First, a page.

Jadwiga Sawicka, “NATIONAL / exclusive”

From the mass of thickly laid off paint, there emerge words taken out of context and deliberately crooked. The clash between the background and the semantic content enhances the impact.

Jadwiga Sawicka, “Ojczysty / Macierzysta”

From the mass of thickly laid off paint, there emerge words taken out of context and deliberately crooked. The clash between the background and the semantic content enhances the impact.

Jadwiga Sawicka, “ETHNICALLY PURE / national”

From the mass of thickly laid off paint, there emerge words taken out of context and deliberately crooked. The clash between the background and the semantic content enhances the impact. The choice of words has been thought of carefully. They are all related to current ideological and patriotic discussions.

Jadwiga Sawicka, “IMPIOUS / infamous”

From the mass of thickly laid off paint, there emerge words taken out of context and deliberately crooked. The clash between the background and the semantic content enhances the impact.

KwieKulik, “Actions with a Tube”

The series of photographs is a record of one of numerous actions that the two artists carried out in their own flat. It took place in August 1975, with the participation of Przemysław Kwiek’s sister Zofia Kulik and the artists’ son – Maksymilian Dobromierz. A cardboard tube was the centre of the action. It had been made to order as an advertising prop; after the action it went to the client.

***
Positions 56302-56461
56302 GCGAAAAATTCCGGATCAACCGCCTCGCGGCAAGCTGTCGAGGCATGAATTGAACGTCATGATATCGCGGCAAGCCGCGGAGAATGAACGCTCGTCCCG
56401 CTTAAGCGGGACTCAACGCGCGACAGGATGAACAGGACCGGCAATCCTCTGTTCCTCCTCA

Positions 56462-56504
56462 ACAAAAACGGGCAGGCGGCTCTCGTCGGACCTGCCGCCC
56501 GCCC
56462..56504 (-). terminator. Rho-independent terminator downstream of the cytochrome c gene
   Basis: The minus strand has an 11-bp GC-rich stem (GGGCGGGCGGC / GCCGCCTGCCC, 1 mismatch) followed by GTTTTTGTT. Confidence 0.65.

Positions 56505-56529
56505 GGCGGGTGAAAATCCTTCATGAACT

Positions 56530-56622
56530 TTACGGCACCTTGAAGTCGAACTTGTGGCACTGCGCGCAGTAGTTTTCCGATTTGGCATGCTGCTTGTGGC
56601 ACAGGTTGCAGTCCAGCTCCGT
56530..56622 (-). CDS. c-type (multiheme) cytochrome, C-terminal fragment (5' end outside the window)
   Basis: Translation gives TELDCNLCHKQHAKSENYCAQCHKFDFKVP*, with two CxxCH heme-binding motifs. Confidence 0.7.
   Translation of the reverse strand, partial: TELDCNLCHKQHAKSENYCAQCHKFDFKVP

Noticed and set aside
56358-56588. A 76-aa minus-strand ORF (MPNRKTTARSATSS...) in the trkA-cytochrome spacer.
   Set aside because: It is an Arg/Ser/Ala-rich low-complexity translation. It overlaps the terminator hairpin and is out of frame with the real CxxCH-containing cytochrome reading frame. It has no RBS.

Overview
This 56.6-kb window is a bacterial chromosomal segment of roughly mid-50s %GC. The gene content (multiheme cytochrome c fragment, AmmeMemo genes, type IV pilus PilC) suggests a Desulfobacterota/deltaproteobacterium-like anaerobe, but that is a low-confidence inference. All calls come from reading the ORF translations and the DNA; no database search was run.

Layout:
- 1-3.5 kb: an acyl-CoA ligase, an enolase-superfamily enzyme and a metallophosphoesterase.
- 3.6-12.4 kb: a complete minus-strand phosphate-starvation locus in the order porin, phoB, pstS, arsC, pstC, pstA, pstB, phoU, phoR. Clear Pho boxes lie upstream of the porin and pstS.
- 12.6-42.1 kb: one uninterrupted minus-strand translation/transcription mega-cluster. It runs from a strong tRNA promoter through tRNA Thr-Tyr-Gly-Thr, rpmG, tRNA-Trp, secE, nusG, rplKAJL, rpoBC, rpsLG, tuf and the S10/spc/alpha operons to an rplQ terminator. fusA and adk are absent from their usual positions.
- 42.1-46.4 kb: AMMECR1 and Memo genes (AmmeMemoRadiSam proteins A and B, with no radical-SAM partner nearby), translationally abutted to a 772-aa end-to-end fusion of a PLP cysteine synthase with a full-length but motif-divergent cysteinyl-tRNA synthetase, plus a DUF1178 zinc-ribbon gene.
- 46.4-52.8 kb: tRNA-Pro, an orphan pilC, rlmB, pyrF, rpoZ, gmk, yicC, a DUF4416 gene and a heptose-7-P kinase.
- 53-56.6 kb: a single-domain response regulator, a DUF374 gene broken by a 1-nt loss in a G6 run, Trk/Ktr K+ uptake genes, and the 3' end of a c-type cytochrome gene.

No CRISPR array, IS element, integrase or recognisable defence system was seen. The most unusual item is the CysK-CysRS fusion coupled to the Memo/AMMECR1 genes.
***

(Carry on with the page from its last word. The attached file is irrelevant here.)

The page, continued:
Laura Pawela, “we.jpg 17%”

The convention of computer commands and terms transferred to an existential area. A clash of computer language with real-world problems. An amusing, but at the same time unpleasant, discrepancy between the two worlds.

Paweł Susid, untitled [“Ladies and you girls, in bathroom and the lavatory you touch places that are dear to us”]

Template texts contrast with simple, geometric forms. Apparently banal statements, with ironically erotic undertones, are an invitation to attempt their in-depth analysis so as to expose the social and cultural contexts.

Piotr Lutyński, “Due to Usucaption”

One of Lutyński’s works using the motif of a nest and an egg – a symbol of birth, of new life, a beginning and a sense of security. A witty attempt to combine usucaption and brooding.

Tomasz Bajer, “Minimalism of Guantanamo”

The work is an accurate replica of Yasser Talal al Zahrani’s prison cell at the American detention camp for terrorist suspects at Guantanamo Bay, Cuba. The Saudi prisoner died in 2006. The official cause of death was given as suicide. However, an examination by an independent pathologist showed traces of repeated beating, which could be indicative of torture. The work can be interpreted as a commentary on the abuse of human rights by imperialist powers, and the individual’s helplessness in the face of such behavior.